This weekend, audiences will get the chance to watch
So it goes for actors these days. Older actors want to play monarchs and presidents. Younger performers once wanted to play rock stars. But they increasingly enjoy taking on tech geeks, which is why
Kutcher’s physical mimicry of the
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The problem is that it never really feels like much more. As we watch the character, we get a sense of what he was trying to do with his company, and we get a sense of a few of his quirks. But we don't get his subliminal passions, his deepest fears, his inner life. We don't get the kind of arresting portrait actors in any genre, but particularly a character piece, are supposed to give us.
Perhaps that's in some part because we've seen Jobs interact in real life, which leaves a lot less room for us to imagine him as something cinematic. Or perhaps it's that the actor himself is too reverent toward his subject. "This was honestly one of the most terrifying things I've ever tried to do in my life. I admired this man so much," Kutcher said at Sundance.
Or maybe there's a larger issue: The very idea of playing a tech geek is problematic. Jobs was a great marketer and rousing public speaker, compellingly watchable — check out his entertaining, slightly swaggering introduction of the famous "1984" commercial — but what he ultimately was really was a guy who made products and tried to sell them to the world. And not even bizarre and wacky products, but products that many of us want. It's not fundamentally dramatic or strange. (Jobs did have an intriguing private life having to do with his adoptive past, but to make a movie primarily about that would take the film well beyond the technological.)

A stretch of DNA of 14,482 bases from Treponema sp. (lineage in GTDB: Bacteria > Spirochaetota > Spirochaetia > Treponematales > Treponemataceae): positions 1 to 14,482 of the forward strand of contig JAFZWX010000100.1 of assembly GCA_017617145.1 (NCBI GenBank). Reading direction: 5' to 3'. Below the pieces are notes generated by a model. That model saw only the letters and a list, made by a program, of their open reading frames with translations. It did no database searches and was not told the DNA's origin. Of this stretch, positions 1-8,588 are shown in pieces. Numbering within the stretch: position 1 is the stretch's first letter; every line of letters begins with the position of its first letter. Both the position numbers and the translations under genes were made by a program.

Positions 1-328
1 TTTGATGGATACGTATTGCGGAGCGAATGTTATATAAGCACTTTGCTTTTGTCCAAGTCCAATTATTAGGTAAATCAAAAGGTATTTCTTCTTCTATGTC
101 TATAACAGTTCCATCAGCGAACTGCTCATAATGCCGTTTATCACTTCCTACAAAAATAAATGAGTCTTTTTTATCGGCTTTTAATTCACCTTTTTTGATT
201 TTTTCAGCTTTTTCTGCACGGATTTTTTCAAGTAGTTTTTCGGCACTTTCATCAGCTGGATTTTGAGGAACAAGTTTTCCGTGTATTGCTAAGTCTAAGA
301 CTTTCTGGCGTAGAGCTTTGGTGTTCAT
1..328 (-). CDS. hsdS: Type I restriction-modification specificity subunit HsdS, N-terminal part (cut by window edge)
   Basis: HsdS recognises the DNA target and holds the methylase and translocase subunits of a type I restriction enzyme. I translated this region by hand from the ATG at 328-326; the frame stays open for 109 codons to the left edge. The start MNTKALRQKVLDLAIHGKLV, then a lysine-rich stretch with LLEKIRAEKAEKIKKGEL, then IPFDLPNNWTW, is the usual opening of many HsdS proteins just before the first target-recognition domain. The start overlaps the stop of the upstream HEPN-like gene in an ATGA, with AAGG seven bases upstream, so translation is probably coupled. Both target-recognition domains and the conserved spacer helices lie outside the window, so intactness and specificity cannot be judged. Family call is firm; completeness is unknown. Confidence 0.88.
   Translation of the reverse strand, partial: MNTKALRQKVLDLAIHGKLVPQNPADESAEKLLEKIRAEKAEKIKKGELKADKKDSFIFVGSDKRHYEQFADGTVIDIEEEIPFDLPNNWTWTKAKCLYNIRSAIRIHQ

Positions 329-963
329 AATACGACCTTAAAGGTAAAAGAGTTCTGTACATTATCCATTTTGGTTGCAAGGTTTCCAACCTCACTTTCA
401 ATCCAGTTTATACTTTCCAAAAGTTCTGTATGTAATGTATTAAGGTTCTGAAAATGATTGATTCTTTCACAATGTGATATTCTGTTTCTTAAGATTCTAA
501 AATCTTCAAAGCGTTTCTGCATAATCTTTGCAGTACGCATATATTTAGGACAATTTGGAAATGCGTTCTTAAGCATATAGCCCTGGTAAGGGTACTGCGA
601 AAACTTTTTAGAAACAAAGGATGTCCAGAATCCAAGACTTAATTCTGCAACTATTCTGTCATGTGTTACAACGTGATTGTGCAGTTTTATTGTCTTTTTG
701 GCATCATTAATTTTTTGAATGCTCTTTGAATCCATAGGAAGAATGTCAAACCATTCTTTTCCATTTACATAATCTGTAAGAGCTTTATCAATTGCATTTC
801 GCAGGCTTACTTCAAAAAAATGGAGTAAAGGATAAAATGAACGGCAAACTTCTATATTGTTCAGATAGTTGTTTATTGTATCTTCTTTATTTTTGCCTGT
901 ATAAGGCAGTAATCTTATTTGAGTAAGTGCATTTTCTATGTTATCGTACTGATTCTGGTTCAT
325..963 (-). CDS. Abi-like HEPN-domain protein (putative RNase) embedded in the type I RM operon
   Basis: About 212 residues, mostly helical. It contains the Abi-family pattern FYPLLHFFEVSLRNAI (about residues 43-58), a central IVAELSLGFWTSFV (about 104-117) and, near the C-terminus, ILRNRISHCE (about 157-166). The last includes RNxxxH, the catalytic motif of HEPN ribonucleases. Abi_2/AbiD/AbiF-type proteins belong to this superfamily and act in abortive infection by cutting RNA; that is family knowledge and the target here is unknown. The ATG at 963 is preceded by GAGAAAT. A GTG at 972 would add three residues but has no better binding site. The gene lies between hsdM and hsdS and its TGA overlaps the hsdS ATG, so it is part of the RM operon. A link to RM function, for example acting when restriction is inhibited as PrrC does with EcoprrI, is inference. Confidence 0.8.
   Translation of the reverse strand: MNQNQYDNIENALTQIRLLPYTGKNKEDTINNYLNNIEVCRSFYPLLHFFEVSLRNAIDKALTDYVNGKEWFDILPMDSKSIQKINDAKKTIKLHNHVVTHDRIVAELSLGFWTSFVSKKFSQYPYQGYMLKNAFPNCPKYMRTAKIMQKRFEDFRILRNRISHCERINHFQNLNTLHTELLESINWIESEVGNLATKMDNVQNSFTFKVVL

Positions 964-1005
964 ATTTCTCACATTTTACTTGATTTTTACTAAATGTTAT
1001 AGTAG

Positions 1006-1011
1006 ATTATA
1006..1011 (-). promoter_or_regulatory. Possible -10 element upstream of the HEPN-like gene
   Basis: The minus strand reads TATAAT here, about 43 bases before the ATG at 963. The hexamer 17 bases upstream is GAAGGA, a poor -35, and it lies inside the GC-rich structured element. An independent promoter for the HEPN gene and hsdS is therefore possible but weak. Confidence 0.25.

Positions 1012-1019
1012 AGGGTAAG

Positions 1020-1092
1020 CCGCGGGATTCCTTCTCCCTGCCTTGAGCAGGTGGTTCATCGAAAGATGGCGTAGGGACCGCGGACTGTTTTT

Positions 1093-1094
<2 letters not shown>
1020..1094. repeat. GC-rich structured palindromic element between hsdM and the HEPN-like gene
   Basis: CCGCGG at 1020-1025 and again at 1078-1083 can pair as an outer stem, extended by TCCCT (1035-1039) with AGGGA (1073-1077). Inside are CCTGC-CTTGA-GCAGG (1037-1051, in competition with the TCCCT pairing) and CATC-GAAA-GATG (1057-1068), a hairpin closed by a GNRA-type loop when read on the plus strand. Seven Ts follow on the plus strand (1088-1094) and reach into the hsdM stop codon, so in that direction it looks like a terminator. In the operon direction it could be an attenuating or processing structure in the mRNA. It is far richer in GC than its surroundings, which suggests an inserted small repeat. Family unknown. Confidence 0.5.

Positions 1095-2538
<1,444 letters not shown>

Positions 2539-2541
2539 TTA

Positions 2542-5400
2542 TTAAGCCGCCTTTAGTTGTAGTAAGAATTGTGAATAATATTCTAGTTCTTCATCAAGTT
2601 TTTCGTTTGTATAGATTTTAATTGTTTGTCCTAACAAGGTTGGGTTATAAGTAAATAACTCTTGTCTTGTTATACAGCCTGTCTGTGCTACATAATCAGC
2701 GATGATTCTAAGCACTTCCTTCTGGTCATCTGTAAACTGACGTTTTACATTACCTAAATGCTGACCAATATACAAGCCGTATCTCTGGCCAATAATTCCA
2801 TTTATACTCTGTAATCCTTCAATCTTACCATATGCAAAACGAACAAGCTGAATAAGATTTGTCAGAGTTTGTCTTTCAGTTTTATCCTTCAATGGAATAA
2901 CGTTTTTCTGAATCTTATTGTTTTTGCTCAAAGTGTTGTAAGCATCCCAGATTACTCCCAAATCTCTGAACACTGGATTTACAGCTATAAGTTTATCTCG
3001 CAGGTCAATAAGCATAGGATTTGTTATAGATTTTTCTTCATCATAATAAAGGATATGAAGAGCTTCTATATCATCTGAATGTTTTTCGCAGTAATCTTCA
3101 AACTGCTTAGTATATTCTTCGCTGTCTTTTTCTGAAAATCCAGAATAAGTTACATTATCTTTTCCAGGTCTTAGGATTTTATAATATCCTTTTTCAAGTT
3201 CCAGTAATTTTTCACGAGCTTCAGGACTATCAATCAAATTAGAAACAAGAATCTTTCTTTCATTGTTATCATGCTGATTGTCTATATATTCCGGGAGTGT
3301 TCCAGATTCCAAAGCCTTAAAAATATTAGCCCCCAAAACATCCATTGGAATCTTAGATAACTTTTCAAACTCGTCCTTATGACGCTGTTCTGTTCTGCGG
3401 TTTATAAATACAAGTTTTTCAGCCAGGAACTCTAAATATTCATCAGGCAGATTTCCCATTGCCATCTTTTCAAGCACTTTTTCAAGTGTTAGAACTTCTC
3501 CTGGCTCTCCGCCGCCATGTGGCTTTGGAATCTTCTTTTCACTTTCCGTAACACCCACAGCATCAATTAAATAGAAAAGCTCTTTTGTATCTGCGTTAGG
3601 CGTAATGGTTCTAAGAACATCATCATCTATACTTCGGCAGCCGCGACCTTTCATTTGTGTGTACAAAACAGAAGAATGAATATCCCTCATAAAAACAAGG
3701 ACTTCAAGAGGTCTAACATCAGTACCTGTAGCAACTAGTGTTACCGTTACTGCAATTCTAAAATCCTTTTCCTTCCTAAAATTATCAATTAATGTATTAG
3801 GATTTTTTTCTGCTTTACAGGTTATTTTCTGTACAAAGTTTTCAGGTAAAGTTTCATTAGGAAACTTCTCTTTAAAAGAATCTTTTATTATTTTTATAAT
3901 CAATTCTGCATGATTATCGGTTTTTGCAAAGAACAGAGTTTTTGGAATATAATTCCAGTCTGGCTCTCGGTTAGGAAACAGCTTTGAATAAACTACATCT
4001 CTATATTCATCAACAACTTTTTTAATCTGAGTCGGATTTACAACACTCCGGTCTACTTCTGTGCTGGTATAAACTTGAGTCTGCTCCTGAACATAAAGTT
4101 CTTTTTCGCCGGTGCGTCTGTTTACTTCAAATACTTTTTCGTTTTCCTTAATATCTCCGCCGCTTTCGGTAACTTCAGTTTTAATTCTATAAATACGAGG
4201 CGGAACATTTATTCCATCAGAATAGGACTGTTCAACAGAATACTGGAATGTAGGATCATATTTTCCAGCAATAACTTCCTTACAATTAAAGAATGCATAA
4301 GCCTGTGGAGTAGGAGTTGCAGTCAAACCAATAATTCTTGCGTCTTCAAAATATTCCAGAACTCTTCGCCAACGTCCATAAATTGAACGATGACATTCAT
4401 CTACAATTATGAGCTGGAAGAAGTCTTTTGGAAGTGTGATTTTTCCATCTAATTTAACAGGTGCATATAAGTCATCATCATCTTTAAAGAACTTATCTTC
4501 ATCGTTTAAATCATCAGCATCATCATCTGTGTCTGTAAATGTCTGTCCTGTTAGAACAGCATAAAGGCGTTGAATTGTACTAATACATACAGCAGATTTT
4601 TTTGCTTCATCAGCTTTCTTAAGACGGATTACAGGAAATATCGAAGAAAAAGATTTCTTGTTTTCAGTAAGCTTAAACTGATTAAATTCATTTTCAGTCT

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Making matters more slippery is that these movies are getting less and less novel. By now the tech-titan film, is -- speaking of rock stars -- starting to take on certain “Behind the Music”-like tropes. Hyper-intelligent renegades who don’t fit into traditional systems break away and start a company. At first there’s great success, but then there's great infighting, as brilliant minds can’t help people felled by ego, or their own emotional handicaps. By the end, after waging war with the enemy without or within, the hero has achieved a certain amount of debatable success.
That sounded like I was describing “Jobs,” but it also could have applied to, for all its Sorkian charms, “The Social Network,” “The Pirates of Silicon Valley" and a number of fictional features in this vein. Or to a cable special you might have watched late one night about Def Leppard.
The film and TV business will continue to be fascinated with technological innovators, perhaps because those innovators' this-app-will-change-the-world mentality is the same spirit that animates Hollywood.
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